Our hearts are heavy today as we mourn the loss of an old friend. A stalwart travel companion on many a flight, SkyMall kept us sane when screaming babies and snoring rowmates were just too much to bear. When our hard-earned paychecks were burning holes in our pockets. When the lack of cabin pressure convinced us we absolutely needed a life-size Sasquatch garden statue. (Seriously, if nobody’s ever gotten a good look at Sasquatch, how do they know what size to make the statue, anyway?)

Born to proud parent Robert Worsley (founder and current Arizona state senator) in 1990, SkyMall loved long flights, traveling the world and the feeling of recycled cabin air rustling through its glossy pages — pages offering senseless tchotchkes and gadgets that beckoned to us, begging us to embrace our impulses. Marshmallow shooters. Space helmets that regrow hair. Pajama pants that look like jeans. The options were seemingly endless, blatantly ridiculous and, frankly, downright awesome.

One of my favorite SkyMall memories takes me back to a time when I flew home from Chicago in major turbulence. It wasn’t long before a few strong bumps caused my travel companion to spill a full cup of water all over my tray table and everything on it. Even though I hadn’t paid it much attention on that particular flight, SkyMall was there to help me sop up the mess in all my napkinless glory.

We may have come to terms with the grim reality of SkyMall’s death, but the pain still haunts us. Never again will we feel the magazine’s slender figure, admire its red block logo or accidentally stab ourselves in the thumb with one of its quality staples. For the first time in history, we’ll look at the “Free copy — Take it. We’ll replace it!” line on the front of the few remaining copies so tenderly clutched to our chests and hold back tears as we realize: No, SkyMall. No, you will not replace it. The demise of this novelty reminds us that life is short. Taken from us too soon at the tender age of 25, by the dastardly likes of Candy Crush Saga and in-flight Wi-Fi, the catalog and its marked absence will forever leave a hole in our souls and a void in our seatback pockets.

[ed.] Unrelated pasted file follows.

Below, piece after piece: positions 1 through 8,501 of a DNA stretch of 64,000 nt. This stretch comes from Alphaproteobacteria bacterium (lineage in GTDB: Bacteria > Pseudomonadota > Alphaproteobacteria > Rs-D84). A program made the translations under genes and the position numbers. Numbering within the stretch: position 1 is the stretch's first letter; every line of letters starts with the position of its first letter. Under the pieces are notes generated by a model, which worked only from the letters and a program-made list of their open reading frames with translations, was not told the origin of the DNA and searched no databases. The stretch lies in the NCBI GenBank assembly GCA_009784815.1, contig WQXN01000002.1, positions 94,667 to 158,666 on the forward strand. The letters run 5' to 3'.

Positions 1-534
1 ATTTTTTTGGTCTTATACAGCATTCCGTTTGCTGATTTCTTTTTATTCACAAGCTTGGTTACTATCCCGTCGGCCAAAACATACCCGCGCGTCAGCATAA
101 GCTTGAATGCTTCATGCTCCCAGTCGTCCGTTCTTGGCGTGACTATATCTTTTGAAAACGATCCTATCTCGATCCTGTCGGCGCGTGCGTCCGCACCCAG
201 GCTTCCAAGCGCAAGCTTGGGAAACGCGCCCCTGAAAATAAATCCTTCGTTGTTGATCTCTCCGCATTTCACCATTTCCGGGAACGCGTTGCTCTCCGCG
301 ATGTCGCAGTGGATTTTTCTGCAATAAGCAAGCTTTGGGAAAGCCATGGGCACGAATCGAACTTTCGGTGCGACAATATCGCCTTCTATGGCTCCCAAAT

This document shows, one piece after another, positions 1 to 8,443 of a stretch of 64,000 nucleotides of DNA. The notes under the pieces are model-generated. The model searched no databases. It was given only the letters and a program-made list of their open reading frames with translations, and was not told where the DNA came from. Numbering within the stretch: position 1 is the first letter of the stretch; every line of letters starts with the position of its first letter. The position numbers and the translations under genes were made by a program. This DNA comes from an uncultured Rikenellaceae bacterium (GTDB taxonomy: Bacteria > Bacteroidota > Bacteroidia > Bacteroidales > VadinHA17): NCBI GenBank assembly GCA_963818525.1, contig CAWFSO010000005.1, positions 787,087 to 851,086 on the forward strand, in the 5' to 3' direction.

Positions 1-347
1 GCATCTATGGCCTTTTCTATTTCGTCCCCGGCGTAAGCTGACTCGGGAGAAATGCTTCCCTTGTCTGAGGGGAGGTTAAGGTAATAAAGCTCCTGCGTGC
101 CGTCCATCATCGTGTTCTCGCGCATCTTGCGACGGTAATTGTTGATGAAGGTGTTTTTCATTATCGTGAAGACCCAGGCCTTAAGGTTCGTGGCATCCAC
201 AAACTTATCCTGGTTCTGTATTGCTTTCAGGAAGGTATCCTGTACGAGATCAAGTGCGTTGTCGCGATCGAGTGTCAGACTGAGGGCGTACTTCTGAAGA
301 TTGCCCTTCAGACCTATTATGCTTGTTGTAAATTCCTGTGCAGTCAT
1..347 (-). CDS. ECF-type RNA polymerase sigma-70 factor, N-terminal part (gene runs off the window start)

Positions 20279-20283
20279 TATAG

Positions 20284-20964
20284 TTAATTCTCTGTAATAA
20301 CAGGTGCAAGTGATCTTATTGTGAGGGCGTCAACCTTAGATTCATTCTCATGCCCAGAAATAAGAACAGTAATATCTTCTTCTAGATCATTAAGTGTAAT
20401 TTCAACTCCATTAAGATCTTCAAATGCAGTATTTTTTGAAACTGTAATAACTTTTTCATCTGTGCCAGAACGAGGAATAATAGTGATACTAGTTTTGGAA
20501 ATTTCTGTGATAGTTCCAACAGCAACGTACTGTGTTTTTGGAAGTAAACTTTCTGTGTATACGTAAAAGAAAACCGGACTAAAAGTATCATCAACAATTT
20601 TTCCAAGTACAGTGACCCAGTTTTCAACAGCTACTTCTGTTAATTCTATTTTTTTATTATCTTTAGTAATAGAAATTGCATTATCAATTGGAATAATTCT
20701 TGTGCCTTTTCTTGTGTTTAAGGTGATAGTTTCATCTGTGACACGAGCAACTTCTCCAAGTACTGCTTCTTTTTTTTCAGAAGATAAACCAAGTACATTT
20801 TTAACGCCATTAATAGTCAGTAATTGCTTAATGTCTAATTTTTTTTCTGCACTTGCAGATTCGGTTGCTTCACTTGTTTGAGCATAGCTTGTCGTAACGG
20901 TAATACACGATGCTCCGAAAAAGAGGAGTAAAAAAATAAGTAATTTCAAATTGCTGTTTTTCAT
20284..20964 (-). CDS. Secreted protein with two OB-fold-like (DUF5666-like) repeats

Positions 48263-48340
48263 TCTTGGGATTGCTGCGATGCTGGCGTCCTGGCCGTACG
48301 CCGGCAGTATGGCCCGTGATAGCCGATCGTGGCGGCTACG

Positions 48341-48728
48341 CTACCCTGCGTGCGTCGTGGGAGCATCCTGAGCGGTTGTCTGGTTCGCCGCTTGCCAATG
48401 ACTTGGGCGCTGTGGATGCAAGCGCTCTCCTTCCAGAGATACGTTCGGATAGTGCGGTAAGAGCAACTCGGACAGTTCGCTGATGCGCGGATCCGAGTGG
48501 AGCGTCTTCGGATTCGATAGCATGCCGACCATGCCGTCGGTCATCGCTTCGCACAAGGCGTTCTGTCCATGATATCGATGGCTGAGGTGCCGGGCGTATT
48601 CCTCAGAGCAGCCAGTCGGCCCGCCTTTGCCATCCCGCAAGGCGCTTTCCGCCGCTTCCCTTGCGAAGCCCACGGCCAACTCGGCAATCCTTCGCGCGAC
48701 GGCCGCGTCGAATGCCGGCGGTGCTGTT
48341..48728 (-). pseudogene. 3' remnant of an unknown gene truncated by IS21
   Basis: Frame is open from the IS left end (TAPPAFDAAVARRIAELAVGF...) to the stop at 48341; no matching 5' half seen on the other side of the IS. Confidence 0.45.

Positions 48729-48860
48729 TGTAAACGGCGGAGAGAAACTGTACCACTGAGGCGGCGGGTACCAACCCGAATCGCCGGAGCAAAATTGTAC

But just when we thought that void might be filled by fatter wallets and a decline in junky knickknacks, we learned that SkyMall’s website is still alive and kicking. Apparently it listened when we pleaded for it to stay away from the light.

Now, if you’ll excuse me, there’s a pizza-scented T-shirt calling my name.

The Best of SkyMall:
9 Useless Items You Can Buy at 35,000 Feet
7 More Useless Items You Can Buy at 35,000 Feet

– written by Ashley Kosciolek

Every week in our “Spotlight on …” feature, we’ll highlight a different country around the world.

beach st john usvi


Population: 104,000

Currency: U.S. dollar

Phrase to Know: Callaloo (also spelled kallaloo), a dish made with leafy greens that you’ll see on menus throughout the Caribbean

Fun Fact: Unlike the rest of the United States, Virgin Islanders drive on the left side of the road.

We Recommend: Head to Water Island (a short ferry ride from St. Thomas) and watch a movie on the beach at Heidi’s Honeymoon Grill.

10 Best U.S. Virgin Island Experiences

Have you been to the U.S.V.I.? What was your favorite spot?

– written by Sarah Schlichter

This week’s travel puzzle is part of our ongoing Flag Friday series of challenges. Can you identify which nation the following flag belongs to?


Enter your guess in the comments below. You have until Monday, February 2, at 11:59 p.m. ET to post your response. We’ll keep all comments private until then. On Tuesday morning we’ll choose one winner at random to receive an IndependentTraveler.com logo item. Note: Although all are welcome to play, we can only ship prizes to the Continental U.S.

Editor’s Note: This contest has ended. The winner is Liz Stier, who correctly guessed that this week’s flag was from Ethiopia. Liz has won an IndependentTraveler.com logo item. Congratulations!

– written by Sarah Schlichter